Goal Setting and Purposeabracad, · Categories: purpose, self help
Here is the test to find whether your mission on Earth is finished: if you're alive, it isn't. Richard Bach
Purpose and Goals
Life can be likened to a journey, with its purpose corresponding to the destination. The sense of purpose is so essential that without it we’d struggle to climb out of bed in the morning, for without purpose there'd be no reason. But our purpose is way more complex than getting to New York Grand Central.
The concept of purpose may imply a single ideal to which we progress, but in reality we are driven by multiple goals which change throughout life and may even conflict with one another. A common conflict is how we balance personal interests with those of our loved ones.
Before birth we choose, with guidance, our goals for this particular life. But the human experience is such that we are born into a chaotic world and possessed with free will, and those fundamental goals may become obscured and/or supplemented with others determined by earthly experience.
We all have goals, and our goals determine the choices we make, the actions we take, and how we spend our all important energy. In many cases our goals exist at a subconscious level. We just do what we do because it feels right. But it’s worth taking a few moments to make those goals explicit so we are better informed in the application of will.
Understanding Self to Define Goals
Goals can be identified and refined through the (sometimes painful) process of self-review.
Find a time and place where you won’t be disturbed and simply relax. Take the phone off the hook, play some gentle music, have a drink if it helps, and just distance yourself from the demands of daily life.
When, and only when, you feel completely at ease, take a pen and paper and jot down everything that’s important to you. Do this non-judgementally, don’t worry about whether it’s right or moral, it should be a true snapshot of your soul. At this point you may want to take a break and return some other time, starting with a similar relaxation procedure.
The next step is to review everything that’s important and to identify from it your major drives – and goals. People change over time, so do the circumstances in which they find themselves, and so too can their goals. So it’s worth carrying out the self-review procedure every couple of years or so, or however often you feel the need. The more fleeting goals are most likely those acquired on earth, whereas those that remain constant reflect our underlying Spiritual purpose.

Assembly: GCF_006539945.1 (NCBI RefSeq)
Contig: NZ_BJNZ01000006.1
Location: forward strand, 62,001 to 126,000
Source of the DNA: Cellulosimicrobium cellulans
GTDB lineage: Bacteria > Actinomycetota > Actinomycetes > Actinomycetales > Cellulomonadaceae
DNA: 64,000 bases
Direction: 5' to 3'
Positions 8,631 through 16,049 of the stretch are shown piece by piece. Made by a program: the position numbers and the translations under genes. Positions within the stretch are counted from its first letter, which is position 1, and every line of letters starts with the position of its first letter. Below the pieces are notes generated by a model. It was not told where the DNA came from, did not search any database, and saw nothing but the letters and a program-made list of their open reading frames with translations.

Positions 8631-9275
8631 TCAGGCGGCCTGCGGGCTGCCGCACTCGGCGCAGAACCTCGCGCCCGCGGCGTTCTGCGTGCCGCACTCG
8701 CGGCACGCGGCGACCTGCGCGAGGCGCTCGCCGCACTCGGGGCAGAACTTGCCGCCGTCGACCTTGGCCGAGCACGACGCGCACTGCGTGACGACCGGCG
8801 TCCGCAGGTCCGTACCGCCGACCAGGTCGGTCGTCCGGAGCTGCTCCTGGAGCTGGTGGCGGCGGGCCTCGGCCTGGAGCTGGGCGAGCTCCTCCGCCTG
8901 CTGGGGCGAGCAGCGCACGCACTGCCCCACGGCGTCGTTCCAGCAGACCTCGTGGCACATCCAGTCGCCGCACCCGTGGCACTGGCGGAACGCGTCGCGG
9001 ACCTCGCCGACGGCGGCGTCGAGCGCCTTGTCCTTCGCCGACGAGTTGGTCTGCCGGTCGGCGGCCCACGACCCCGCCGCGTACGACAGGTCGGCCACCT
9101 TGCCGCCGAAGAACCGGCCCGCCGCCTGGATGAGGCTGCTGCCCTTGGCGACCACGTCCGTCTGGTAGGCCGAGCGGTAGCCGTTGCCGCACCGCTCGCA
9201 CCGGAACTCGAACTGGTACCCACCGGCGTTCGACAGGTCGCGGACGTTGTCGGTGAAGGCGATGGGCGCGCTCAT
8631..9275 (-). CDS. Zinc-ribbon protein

Goals shouldn't be thought of as a final destination; since existence is infinite there is no final destination. Rather, goals represent milestones along life's journey at varying distances from where we are now. Short-term goals might be as simple as our plans for today, eg mow the lawn, wash the car, write 1,000 words etc. Medium term goals can span anything from a few months to a few years and might be getting a new job, getting a pilot's license etc. Long-term goals are measured in years, eg seeing the kids through college, retiring to a condo in Florida by 60 etc.
Making our goals explicit helps us make decisions and take actions in the present to aid their realization. Sometimes goals conflict, eg we want to take a Summer vacation, but our retirement funding is behind target. Knowing your goals won't magically raise additional funding, but it will at least allow a considered decision to be made.
Simply knowing that our day's work has brought us a little closer to our goals gives a sense of fulfillment.
Putting Goals in Context
Goals are not the most important part of our journey. It's actually the experience we acquire along the way that matters most. The nature of existence is eternal change, there is no goal that allows us to rest on our laurels, eg: as a toddler a frequent goal is to go to school! Once we get there it changes to leaving school, maybe going to college. Then it's finding a decent job, getting married, buying a home, raising a family, securing a promotion, putting the kids through college, retirement, finding the right care home, seeing grandchildren through college... There is no end.
There's nothing wrong with goals per se, indeed they are essential to give us the motivation and direction to do something. But the key point is there is no final destination at which everything is done and we can put our feet up and relax. As Richard Bach says, our mission is never done, until we’re buried in our grave (and even then our Spiritual mission continues.)
The key thing about being goal-driven is not to be solely focused on the results, but to appreciate the steps along the way. Sometimes you’ll make great strides, inevitably you’ll have disappointments. No matter, so long as (in the words of Kipling) you can meet with Triumph and Disaster and treat those two impostors just the same; - ie as a source of valuable experience.
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